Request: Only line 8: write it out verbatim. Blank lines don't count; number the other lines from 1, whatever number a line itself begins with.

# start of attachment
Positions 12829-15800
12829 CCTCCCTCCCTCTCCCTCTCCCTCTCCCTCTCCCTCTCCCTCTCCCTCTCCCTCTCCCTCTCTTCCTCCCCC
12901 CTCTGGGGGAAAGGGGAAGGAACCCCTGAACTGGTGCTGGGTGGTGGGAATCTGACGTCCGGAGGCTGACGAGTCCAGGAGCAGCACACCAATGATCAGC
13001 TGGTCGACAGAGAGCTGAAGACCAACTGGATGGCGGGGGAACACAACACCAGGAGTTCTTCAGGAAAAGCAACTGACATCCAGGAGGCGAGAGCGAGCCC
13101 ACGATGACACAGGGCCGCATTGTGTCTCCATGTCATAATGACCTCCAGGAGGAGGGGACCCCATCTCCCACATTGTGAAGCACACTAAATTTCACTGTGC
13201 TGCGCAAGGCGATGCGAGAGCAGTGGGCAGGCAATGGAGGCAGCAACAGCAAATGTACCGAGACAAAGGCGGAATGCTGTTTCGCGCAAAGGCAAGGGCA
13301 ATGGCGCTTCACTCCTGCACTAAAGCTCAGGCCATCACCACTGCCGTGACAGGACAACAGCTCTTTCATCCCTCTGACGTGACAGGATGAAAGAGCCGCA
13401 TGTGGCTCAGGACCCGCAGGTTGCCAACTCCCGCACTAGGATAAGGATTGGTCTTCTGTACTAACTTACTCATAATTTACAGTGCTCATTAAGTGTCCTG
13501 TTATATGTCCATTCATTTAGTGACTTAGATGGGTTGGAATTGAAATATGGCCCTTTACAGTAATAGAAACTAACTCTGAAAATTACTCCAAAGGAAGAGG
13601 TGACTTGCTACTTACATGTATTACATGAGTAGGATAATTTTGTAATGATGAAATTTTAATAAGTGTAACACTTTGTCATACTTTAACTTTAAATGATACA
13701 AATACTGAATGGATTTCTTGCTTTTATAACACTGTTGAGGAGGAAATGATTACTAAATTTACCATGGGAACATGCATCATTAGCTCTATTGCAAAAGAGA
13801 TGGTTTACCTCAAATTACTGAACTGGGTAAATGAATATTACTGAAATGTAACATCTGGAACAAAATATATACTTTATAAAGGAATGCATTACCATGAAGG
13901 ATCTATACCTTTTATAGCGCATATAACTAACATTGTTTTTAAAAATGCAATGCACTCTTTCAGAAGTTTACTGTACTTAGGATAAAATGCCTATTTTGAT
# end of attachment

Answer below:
13401 TGTGGCTCAGGACCCGCAGGTTGCCAACTCCCGCACTAGGATAAGGATTGGTCTTCTGTACTAACTTACTCATAATTTACAGTGCTCATTAAGTGTCCTG